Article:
A Cool Review for Shine in the Guardian

Shine by Candy Gourlay
'A precious and important novel that also explores exile from neighbours, family and country. The book is about reinvention and the faces we present to the world, whether it be in person, on a postcard or on the internet, all wrapped up in an exciting and perfectly paced story with a disturbing and dramatic climax.'
Philip Ardagh, The Guardian
Read the review

Sunday, 17 July 2011

Pressing SEND. Winning while not winning. Illusions at the Pop Up Festival.




Today

I pressed SEND today. The manuscript of my second novel is now officially in the hands of my publisher. In the nick of time because Amazon's already got it listed! Even my lovely cover illustrator David Dean - who'd only just shown me draughts of the cover - was surprised!

Sunday, 10 July 2011

Creating a Legend in Your Own Time

This was my contribution to the Awfully Big Blog Adventure Online FestivalI was the 4pm act!



Visit the Tall Story website
Art by Sarah McIntyre
In my novel Tall Story, I sewed in myths and legends from the Philippines and elsewhere to add magic to the story of Bernardo, a boy who is eight feet tall.

In the Philippines where I was born, legends were a way of ordinary people explaining the often unexplainable forces of nature around them - the volcanoes, earthquakes, the strange shapes of mountains, caves, the existence of plants and other creatures.

A lot of Filipino folk stories are handed down in the oral tradition - grown ups telling children stories, and the children growing up to tell the stories to their own children.

And every time a story is told, the teller adds his own spin to the story, so the story is always changing. It's a very exciting process!

In the video, I tell The Legend of the Bellybutton - as imagined by me and a group of children at the Hay Literary Festival after a hilarious brainstorming session.
Photo by Another Sergio
(Creative Commons Attribution)

It was just one of many legends we made up in that hour we spent together. We had great fun - we must have written 20 legends in one hour!

It's easy! And it's so much fun!


1st Choose something to make a legend about. It can be anything at all! 

eg. The Legend of the Nose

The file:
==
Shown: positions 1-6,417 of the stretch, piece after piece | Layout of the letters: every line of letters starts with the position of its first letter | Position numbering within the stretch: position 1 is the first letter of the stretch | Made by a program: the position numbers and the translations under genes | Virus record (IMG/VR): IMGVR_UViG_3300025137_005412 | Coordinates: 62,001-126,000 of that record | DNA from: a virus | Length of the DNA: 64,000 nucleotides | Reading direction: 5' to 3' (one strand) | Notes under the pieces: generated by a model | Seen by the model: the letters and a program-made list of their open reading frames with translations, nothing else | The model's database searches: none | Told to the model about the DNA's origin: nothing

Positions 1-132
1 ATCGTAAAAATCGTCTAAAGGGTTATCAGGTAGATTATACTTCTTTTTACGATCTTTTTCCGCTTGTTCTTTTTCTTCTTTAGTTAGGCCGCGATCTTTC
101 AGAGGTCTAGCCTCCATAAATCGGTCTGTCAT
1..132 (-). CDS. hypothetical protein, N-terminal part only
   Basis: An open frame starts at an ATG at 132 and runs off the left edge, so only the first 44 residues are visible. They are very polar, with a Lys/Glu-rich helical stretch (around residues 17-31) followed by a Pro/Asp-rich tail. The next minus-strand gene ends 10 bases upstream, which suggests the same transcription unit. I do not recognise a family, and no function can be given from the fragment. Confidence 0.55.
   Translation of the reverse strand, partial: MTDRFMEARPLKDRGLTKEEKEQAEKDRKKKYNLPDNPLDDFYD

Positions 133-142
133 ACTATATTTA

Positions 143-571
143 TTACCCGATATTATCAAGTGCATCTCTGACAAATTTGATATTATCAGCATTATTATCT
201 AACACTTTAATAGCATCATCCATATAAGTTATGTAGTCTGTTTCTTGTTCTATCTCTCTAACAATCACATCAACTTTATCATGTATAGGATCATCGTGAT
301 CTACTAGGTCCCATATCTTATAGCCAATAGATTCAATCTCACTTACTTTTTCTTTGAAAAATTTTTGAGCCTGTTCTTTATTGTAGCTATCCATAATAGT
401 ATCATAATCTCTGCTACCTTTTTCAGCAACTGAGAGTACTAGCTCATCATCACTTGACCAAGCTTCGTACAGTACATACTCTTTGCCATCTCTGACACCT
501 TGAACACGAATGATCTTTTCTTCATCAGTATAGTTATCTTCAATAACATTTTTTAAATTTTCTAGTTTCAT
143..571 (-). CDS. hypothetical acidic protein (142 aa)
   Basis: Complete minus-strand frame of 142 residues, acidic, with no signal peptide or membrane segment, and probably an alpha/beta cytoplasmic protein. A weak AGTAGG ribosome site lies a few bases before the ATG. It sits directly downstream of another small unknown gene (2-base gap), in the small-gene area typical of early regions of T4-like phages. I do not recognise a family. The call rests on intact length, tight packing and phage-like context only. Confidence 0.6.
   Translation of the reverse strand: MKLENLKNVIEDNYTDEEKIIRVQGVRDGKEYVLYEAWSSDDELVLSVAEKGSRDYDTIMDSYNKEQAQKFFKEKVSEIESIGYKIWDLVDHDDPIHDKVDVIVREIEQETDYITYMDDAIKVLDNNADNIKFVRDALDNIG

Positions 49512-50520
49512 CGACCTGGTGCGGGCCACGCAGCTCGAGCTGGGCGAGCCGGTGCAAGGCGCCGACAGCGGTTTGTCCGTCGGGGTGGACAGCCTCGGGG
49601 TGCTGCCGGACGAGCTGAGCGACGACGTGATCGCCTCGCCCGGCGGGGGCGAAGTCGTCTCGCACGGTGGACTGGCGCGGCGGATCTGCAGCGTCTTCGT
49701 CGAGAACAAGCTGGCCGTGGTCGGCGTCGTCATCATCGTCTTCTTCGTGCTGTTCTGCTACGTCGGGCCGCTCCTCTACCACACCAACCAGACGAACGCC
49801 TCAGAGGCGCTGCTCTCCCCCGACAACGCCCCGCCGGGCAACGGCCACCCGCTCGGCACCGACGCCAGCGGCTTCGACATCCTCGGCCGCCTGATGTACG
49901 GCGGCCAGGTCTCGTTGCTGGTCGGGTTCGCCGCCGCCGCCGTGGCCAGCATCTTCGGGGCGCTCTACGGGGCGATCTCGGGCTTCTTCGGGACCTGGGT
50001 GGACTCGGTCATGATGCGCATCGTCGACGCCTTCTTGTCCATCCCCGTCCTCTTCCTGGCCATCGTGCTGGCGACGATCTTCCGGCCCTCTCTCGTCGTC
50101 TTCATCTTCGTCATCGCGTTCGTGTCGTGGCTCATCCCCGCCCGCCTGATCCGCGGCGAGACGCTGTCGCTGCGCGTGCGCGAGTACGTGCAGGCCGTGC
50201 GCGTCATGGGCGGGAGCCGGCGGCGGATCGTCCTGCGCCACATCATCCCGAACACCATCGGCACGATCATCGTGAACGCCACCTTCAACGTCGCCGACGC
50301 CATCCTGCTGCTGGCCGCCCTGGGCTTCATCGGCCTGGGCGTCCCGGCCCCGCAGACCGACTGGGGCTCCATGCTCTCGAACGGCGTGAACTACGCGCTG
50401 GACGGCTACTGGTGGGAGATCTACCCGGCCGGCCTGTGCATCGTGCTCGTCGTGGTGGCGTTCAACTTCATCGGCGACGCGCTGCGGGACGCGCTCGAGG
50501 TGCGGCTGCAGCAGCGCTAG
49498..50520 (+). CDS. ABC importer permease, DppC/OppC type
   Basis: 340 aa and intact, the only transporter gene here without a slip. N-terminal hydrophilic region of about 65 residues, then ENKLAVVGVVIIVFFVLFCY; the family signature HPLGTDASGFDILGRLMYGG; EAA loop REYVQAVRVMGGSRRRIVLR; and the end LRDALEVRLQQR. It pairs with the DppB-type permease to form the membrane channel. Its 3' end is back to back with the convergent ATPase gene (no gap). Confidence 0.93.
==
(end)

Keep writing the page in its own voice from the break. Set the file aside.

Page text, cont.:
Thanks to Jon-Eric Melsæter on Flickr
(Creative Commons Attribution)

2nd Decide how things used to be. 

eg. People didn't have Noses. So they couldn't smell anything. So they didn't enjoy eating because they couldn't smell food. And they thought flowers were boring because they couldn't smell how lovely they were. And they themselves smelled bad because they couldn't smell themselves.

People became very grumpy

3rd Something happens to bring your something about!

eg. Someone tripped and grew a bump on their face. Then tripped again and got holes in the bump. And then discovered that they could smell food and flowers (they also began to wash). And everyone became so jealous they went out and accidentally on purpose tripped over too!

And that is why we have noses!

Thanks to Bazusa on Flickr (Creative Commons Attribution)


If you're a teacher or a librarian and you fancy creating legends with your own posse of children, check out my Legend in Your Own Time download on my website!

Thank you!

Other downloads you might enjoy:

Thursday, 7 July 2011

Branford Boase Awards Night

The handsome Jason Wallace and his editor Charlie Sheppard won the Branford Boase 2011 last night for their book Out of the Shadows (Andersen Press).

At the photoshoot - Charlie (left) and Damian pose with the prize's sponsor
Jacqueline Wilson
Yeah, I know, I didn't win - but please don't send commiserations - I'm just so proud to be on that strong, strong shortlist! The only reason I'm a little bit sad is that my editor, Bella Pearson, was ill and couldn't be there ... get well soon, Bella! Here's a picture of David Tennant to cheer you up:


And here are the shortlistees of the Branford Boase on the night!

Hubby took this shot of us posing for the group photo - from left: Pat Walsh, Imogen Cooper (slightly behind), Charlie Sheppard, Maurice Lyon (behind), Jacqueline Wilson, Keren David (totally obscured), Jason Wallace, Damian Kelleher, me, Simon Mason (partially hidden), Beverley Birch (trying to be hidden) and JP Buxton. 

I was pleased to meet my new editor Simon Mason, who is covering for Bella and will be editing my new novel. I just read Simon's brilliant new novel Moon Pie - loved it so much, I reviewed it on Amazon!

The other truly big winners of the night were the children who won the Henrietta Branford writing prize. Here's Peter Wollweber whose entry was based on the Culloden Massacre. Well done, Peter!

I thought these two girls were best of friends but it turns out they only met on the night.  Lucy Parkinson (left) and Anna Wren - who came from Edinburgh on the 5.10am bus and was planning to get back on the red-eye 11pm to 8am bus so that she could watch a movie with her sister the following morning.

Someday, I imagine these young people will themselves be on the Branford Boase shortlist and I will totter up to them with my walking stick and say, "I signed a book for you once! Now you've got to do it for me!"

After the event, Simon and Philippa Dickinson, MD of Random House Children's Books, took me and my husband out to dinner and lots of conversation about flying (Philippa flies planes!!! I suppose if you could run a massive publishing company, flying planes is easy).

What was Sarah McIntyre of Verne and Lettuce fame doing there? Where does that woman get the energy to gatecrash these things? On the left is John McLay who runs the Bath Children's Festival

I'm sneaking in this blog when I'm supposed to be hard at work finishing my second novel (deadline next week) - because this is a shortlist I really wanted to be on - you can only be a debut author once and therefore on the Branford Boase list once.